Plant Description

Salvia dorisiana

Salvia dorisiana

This is a late winter-early spring flowering bushy perennial from Honduras, which grows up to 2 m tall. It has large velvety leaves which have a delicious scent of fruit salad, and spires of quite large hot-pink flowers. It can be pruned back in mid-summer as well as after flowering, to make it more compact. It needs some water during summer. It can cope with a degree of shade; it fact, it can look better in shade than in sun as its leaves can wilt sadly on hot days.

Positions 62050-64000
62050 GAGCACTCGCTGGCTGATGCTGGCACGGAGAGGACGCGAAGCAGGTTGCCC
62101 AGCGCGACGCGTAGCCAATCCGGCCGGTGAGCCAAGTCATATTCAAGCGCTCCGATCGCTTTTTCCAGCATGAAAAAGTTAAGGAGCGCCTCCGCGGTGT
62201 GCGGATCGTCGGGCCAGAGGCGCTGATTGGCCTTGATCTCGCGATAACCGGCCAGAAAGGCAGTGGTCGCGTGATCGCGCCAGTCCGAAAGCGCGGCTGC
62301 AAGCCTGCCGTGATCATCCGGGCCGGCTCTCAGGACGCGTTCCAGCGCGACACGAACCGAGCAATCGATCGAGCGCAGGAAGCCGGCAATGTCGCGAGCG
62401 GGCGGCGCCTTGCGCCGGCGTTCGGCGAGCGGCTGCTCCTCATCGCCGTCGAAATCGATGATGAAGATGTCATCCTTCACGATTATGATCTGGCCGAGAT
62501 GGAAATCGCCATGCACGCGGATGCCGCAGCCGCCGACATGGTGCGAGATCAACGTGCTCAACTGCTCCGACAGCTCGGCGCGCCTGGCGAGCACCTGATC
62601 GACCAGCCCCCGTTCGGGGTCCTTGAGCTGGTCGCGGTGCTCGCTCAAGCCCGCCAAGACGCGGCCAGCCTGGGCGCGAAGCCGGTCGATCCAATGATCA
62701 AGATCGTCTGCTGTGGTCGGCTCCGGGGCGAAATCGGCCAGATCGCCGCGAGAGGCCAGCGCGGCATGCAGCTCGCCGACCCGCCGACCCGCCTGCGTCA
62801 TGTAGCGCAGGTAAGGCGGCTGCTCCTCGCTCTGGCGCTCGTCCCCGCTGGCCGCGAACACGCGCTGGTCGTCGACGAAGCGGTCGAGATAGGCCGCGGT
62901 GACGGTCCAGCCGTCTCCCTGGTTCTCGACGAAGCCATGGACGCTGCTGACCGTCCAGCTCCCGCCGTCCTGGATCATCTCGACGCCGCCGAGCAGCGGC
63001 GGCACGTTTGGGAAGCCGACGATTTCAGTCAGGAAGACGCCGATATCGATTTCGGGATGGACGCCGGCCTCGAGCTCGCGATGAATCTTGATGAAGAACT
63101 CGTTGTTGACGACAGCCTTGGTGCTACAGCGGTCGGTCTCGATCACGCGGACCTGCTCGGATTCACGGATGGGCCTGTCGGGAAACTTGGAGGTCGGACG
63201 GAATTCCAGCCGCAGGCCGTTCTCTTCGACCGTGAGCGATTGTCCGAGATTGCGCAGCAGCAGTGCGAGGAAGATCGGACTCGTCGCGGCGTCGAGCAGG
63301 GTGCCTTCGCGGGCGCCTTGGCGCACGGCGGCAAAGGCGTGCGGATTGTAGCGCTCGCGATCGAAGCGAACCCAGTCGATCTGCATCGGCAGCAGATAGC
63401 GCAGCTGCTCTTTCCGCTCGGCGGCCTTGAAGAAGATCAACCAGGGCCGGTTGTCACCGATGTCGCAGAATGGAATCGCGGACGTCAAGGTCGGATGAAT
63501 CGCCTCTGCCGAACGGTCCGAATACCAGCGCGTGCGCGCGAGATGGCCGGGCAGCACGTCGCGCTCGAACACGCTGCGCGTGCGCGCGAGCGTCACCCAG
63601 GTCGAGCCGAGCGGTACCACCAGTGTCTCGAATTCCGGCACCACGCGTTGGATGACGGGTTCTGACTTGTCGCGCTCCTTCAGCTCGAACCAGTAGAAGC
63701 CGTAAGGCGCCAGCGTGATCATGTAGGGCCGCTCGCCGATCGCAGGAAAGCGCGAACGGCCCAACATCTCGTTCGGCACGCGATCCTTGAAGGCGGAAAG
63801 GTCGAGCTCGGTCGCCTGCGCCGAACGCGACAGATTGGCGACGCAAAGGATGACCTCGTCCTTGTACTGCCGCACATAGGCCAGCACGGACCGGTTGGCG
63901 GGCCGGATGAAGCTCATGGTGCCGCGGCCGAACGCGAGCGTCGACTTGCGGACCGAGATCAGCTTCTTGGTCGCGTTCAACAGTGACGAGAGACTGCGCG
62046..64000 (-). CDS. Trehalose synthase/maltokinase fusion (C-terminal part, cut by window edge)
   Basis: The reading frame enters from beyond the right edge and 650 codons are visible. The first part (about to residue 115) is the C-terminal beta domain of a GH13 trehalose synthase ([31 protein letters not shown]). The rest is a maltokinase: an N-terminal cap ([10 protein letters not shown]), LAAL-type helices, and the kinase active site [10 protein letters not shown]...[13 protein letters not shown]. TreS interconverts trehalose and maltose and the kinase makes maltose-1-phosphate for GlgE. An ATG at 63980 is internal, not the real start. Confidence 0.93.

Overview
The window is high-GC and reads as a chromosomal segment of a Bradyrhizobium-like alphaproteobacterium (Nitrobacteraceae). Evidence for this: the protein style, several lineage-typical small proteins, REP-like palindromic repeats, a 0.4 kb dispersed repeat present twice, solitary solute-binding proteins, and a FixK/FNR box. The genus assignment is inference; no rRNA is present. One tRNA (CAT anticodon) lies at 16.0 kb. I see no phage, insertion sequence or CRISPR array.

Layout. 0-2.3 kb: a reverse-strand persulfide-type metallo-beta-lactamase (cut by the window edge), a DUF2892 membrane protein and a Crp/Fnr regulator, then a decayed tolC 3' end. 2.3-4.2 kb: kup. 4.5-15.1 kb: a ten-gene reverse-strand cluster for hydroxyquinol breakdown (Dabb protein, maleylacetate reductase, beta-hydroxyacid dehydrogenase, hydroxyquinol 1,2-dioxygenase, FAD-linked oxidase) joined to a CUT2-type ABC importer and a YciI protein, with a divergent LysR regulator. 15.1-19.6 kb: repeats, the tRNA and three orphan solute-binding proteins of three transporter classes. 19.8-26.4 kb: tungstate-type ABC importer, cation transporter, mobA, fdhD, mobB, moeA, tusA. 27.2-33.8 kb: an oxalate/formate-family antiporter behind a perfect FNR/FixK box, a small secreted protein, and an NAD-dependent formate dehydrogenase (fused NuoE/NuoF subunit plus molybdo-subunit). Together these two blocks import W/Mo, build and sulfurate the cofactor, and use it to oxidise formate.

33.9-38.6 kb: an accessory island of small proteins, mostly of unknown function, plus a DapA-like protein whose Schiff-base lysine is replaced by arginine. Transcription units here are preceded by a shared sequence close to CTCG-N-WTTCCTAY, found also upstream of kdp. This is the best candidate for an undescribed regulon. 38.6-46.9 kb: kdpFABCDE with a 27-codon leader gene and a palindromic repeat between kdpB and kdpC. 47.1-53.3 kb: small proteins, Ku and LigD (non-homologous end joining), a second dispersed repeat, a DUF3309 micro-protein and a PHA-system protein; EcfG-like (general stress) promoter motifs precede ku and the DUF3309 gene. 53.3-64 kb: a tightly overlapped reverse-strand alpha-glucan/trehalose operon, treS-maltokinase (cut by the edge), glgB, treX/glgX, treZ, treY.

It can be a good companion to pink camellias, Luculia gratissima or silvery Plectranthus argentatus; shrubby daisies and pale blue or white Iris japonica are also pretty with it. I also think it could look good with the vivid pink and blue flower spikes of bromeliad Aechmea gamosepala as do those of the attractive - if fleeting - slim, pendulous, pink inflorescences of Billbergia nutans (ht 50 cm). Its blooming time coincides with that of the pink-flowered shrub Loropetalum chinense, which provides an effective background. It is sensitive to frost.

Of Interest

  Buy my special booklet on Salvia ...


Salvia dorisiana
Out now in my Sydney garden.
Flowers from July to October.
Plant Family: Lamiaceae

Sponsor messages